An Ode to the Odd and Obscure

Ever heard of the Macaya breast-spot frog? Didn’t think so. It’s one of many obscure organisms that made a new list of the hundred most threatened species, announced Tuesday at the World Conservation Congress.

After the press briefing, I chatted with Jonathan Baillie, conservation director at the Zoological Society of London, about some of the guys that rarely get their own campaigns (though I’d gladly launch one to save the Okinawa spiny rat).

To Baillie, all the species on the list are “charismatic,” a term many people use to describe the rhinos, tigers, and bears of the world.

One species in particularly dire straits, he said, is the Red River giant softshell turtle, below.

Photograph courtesy Asian Turtle Program via Conservation International

Hunting and habitat loss have driven the population down to just four individuals, and attempts to breed two of them have failed. Scientists are still searching the Red River in China and Vietnam in hopes of finding more.

Baillie seemed to enjoy talking about Attenborough’s echidna, a species so rare that only one specimen has been caught (hence the unappealing photo of a dead one below).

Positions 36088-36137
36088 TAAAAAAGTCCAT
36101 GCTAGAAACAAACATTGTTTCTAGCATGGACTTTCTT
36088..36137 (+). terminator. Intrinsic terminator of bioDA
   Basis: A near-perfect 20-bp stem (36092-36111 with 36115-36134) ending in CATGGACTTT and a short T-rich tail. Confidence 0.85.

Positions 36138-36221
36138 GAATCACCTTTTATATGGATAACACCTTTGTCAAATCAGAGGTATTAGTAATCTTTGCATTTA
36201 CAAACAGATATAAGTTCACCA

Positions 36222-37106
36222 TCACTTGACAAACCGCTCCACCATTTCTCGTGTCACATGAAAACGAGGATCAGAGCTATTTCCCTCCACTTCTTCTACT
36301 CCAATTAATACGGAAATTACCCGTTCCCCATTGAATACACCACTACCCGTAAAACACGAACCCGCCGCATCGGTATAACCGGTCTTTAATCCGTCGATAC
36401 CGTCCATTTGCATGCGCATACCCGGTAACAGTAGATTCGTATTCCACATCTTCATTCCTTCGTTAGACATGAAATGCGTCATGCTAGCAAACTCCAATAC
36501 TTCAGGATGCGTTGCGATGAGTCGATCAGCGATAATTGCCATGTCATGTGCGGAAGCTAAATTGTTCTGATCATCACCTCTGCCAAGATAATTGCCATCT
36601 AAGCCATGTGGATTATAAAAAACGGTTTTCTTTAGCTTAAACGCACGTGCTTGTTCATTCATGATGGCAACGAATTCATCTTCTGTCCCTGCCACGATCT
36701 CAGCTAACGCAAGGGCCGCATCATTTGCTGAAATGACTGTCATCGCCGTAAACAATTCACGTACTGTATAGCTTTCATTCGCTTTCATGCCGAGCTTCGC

Photograph courtesy Hein van Grouw

This odd mammal lays eggs and has babies called puggles, and—as if it could get any better—Baillie said Attenborough’s echidnas form a “conga train” during courtship, during which the female is trailed by a bunch of males hopping along.

“You can’t lose that,” he said—and I have to agree. (Watch a video showing the Tasmanian echidna’s four-headed penis.)

Other species he called out include the red crested tree rat and the Seychelles sheath-tailed bat, which uses a membrane between its hind legs to perform aerobatic feats.

The red-crested tree rat. Photograph courtesy Lizzie Noble Fundacion ProAves

The Seychelles sheath-tailed bat. Photograph courtesy Justin Gerlach

Overall, Baillie said, “we have to either care about all life—or we don’t care about any.”

The threatened list is part of a book called Priceless or Worthless, produced jointly by the International Union for Conservation of Nature and the Zoological Society of London (ZSL).

Christine Dell’Amore, environment writer-editor for National Geographic News, is reporting from the IUCN World Conservation Congress in Jeju Island, South Korea.

Christine Dell'Amore, environment writer/editor for National Geographic News, has reported from six continents, including Antarctica. She has also written for Smithsonian magazine and the Washington Post. Christine holds a masters degree in journalism with a specialty in environmental reporting from the University of Colorado at Boulder. Her book, South Pole, was published in 2012.
  • Marc

    Wow, what a rare and exciting creature! Let’s kill it and put it in a jar in the basement of the museum, then talk about how rare and unique it is and support conservation! – Scumbag science……

  • Jon

    Those are some amazing creatures.

    Marc, don’t be foolish.

  • guest

    You sound very educated Marc.

  • Thomas

    The article states that it is so rare that only one has ever been caught. They had to find a dead specimen to display the characteristics of the creature.

  • Tim

    I am really interested in this type of rat!!!!!

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